He took the Dublin degree of Mus.B. in 1919, followed by that of Mus.D. in 1924, also holding the FRCO diploma in 1911.

Photo of Henry Coleman


Third Editor - Dr Thomas Marshall Cartledge

Born: Harrow (UK) February 25 1915
Died: Denver (USA) August 4 1993
Editor of 3rd Edition (1969), 4th Edition (1975), 5th Edition (1978)

Thomas Marshall Cartledge learnt the piano as a child. Later, he served as accompanist to professional singers. But he earned his livelihood, at least from 1932 to 1947, as a civil engineer building bridges.

After World War II, he became involved with Moral Rearmament (MRA) and went to Brazil. In 1967 he attended an MRA conference in the United States of America, where plans to form 'Up With People' were already under way. He signed up immediately with the non-profit organization that sends young people from around the world into more than twenty countries annually, where they put on musical productions. Later he became a permanent resident in the USA and lived firstly in Arizona and later in Colorado, becoming both Assistant Secretary and Musical Librarian of 'Up With People'.

He was a translator in five languages French, Portuguese, Spanish, German and Russian and was responsible for many of the numerous translations and transliterations contained in the book.

He was a DPhil.

Photo of Thomas Cartledge


Fourth Editor - Dr William Leonard Reed

Born: Southwark London (UK) October 16 1910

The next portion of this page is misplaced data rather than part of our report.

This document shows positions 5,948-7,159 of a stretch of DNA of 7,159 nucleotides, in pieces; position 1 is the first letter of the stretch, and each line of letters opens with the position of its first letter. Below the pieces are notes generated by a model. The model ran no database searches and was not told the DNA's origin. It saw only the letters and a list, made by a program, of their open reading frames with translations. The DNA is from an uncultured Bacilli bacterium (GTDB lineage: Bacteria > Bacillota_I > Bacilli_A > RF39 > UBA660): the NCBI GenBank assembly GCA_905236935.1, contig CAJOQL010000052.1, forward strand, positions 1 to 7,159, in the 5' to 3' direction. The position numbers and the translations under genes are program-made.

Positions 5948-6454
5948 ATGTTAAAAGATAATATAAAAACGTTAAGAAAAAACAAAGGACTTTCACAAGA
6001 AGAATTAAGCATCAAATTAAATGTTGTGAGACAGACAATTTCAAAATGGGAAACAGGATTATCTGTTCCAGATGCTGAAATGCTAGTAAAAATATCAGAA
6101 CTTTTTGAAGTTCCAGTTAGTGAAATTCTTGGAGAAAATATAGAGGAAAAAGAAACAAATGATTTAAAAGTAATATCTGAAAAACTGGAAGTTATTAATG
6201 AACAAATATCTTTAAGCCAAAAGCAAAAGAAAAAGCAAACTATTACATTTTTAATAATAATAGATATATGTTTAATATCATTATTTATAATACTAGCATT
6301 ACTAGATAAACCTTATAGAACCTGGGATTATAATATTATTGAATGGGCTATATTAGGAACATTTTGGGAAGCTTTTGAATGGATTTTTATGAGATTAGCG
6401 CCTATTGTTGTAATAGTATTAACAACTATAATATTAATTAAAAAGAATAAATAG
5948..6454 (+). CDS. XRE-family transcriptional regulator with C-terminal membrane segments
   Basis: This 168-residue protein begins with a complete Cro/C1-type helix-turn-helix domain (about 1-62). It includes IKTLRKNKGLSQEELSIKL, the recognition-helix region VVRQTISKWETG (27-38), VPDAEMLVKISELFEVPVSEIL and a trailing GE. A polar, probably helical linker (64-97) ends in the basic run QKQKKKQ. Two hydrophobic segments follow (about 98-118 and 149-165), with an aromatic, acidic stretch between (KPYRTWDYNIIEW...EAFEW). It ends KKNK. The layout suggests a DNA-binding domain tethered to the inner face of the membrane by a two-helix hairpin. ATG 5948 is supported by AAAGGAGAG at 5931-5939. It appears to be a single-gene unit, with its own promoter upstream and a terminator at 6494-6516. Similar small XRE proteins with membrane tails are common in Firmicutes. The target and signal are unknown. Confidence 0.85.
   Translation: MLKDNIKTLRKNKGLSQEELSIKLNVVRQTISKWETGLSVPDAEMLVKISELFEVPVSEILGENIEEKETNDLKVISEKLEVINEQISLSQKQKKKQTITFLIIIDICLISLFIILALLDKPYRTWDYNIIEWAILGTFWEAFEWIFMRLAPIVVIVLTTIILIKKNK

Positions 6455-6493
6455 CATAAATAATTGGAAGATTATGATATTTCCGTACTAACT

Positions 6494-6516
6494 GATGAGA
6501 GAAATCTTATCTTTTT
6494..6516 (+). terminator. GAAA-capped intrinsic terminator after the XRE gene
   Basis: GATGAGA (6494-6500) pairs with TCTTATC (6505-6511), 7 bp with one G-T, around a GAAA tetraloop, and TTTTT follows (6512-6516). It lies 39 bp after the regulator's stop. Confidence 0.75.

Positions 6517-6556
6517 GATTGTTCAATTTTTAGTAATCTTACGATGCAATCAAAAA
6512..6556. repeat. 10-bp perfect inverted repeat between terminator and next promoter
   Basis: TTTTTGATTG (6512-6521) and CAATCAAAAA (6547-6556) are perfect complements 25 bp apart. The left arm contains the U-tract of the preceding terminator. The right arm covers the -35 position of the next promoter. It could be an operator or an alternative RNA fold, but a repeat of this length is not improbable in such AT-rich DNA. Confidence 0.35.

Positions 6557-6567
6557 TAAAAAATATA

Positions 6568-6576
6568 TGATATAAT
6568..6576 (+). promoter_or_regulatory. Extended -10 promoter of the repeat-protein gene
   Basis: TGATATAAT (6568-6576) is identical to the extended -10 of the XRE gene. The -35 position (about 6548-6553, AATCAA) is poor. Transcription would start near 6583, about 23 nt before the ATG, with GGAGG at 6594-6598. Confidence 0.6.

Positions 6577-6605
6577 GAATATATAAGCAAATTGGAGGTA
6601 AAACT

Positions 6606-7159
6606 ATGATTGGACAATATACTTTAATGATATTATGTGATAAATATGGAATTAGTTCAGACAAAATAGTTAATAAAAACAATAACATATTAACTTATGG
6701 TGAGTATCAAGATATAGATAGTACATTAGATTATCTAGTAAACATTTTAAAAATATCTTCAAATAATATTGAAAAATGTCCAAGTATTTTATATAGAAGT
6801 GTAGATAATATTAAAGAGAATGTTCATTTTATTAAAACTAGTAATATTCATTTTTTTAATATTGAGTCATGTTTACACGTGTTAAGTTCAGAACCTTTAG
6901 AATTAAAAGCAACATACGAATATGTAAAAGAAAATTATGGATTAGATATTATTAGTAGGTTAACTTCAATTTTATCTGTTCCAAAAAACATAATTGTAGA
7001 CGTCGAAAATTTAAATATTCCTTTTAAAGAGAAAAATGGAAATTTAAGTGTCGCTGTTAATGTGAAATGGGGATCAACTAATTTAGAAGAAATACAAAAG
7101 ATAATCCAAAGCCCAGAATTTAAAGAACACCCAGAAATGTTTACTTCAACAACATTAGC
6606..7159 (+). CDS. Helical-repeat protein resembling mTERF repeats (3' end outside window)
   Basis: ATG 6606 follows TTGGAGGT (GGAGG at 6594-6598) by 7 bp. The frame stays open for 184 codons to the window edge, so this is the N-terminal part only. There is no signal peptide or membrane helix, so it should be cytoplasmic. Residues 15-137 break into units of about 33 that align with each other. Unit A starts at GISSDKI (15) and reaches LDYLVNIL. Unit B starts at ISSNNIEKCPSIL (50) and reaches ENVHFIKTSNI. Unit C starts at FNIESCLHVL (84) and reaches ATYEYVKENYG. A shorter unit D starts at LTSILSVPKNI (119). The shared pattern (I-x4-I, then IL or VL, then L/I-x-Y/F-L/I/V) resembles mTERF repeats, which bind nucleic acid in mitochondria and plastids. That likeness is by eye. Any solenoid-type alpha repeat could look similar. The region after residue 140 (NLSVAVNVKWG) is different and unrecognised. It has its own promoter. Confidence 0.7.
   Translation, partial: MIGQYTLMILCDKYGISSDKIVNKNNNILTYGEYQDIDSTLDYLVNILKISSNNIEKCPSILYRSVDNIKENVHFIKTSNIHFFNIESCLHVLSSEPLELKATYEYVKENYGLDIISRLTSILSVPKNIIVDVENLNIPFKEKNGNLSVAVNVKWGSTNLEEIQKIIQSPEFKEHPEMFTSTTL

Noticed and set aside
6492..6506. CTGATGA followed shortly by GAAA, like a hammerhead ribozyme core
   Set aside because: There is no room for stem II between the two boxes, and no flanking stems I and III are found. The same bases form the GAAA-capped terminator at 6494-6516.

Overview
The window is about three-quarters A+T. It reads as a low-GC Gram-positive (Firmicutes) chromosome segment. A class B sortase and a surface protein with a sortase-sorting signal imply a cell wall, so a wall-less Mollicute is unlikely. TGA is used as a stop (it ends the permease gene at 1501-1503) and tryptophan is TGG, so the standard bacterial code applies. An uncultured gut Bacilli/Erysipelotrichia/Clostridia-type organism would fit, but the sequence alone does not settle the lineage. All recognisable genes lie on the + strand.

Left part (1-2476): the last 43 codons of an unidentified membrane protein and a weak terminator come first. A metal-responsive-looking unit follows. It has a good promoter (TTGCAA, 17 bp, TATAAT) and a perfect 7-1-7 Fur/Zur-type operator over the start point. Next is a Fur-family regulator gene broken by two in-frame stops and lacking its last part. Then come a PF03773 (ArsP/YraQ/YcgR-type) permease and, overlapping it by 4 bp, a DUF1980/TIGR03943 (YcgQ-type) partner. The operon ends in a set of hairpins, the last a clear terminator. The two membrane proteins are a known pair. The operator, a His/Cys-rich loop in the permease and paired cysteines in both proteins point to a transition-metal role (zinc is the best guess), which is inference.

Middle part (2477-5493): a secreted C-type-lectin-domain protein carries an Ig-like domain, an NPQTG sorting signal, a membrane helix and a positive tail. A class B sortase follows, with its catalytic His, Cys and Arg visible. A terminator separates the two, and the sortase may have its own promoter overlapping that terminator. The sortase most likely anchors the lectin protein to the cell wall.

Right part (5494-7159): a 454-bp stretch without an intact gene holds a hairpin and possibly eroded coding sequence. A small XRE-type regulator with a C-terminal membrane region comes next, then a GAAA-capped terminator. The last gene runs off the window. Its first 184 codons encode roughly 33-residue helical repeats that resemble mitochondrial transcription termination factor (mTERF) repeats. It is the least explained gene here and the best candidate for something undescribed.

Died: Blackheath London (UK) April 15 2002
Editor of 5th Edition (1978), 6th Edition (1985) (reprint 1986), 7th Edition (1987) (reprint 1989), 8th Edition (1993), 9th Edition (1997) (reprint 1998), 10th Edition (2002)

William Leonard Reed was educated at Dulwich College, where he took to the keyboard, and was awarded an exhibition to read Classics at Jesus College, Oxford, in 1929. With his sights set on teaching, he spent a term in practice at Emmanuel School, Wandsworth, before returning to Oxford for his final term. Later he applied for a scholarship to the Royal College of Music and was accepted as a composition student of Herbert Howells (1934-1936) and conducting with Constant Lambert. Awarded a travelling scholarship, he travelled to Scandinavia in 1936 and 1937 lecturing for the British Council.

His musical style was quintessentially English, and his own considerable pianism inspired many works for solo piano, he also composed chamber works, orchestral works, innumerable songs, choral works and musicals. In 1966 he was appointed director of music at the Westminster Theatre Arts Centre. From 1973 to 1997 he lectured for the Workers' Educational Association. His collection of vocal music ranged from 'The Golden Book of Carols' (1948) to 'The Treasury of Vocal Music' (1969).

He took the Oxford degree of MA in 1933. Later becoming a D.Mus. in 1939.

Photo of William Reed - Click to go to his Obituary Obituary of W L Reed


Fifth Editor - Mr Michael Jamieson Bristow

Born: Fleet (UK) March 14 1945
Editor of 6th Edition (1985) (reprint 1986), 7th Edition (1987) (reprint 1989), 8th Edition (1993), 9th Edition (1997) (reprint 1998), 10th Edition (2002), 11th Edition (2006)

Michael Jamieson Bristow is a composer, music editor, music historian and church organist. He grew up in Welling (Kent) and later lived in Paignton (Devon), Minster (Isle of Sheppey - Kent) and Halkirk (Caithness); he moved to Hafslundsøy Sarpsborg in Norway on October 18 2004 where he now lives.

Due to the many changes in the world, he is currently working on the 12th Edition of the book. He is also editor of the books 'State Songs of America' and 'State Anthems of Malaysia' (which is soon to be published) and is working on a new book 'Provincial Songs of Canada'.

He was elected a FRGS in 1984.

Photo of Michael Bristow - Click to go to his Compositions Page
Personal home page of M J Bristow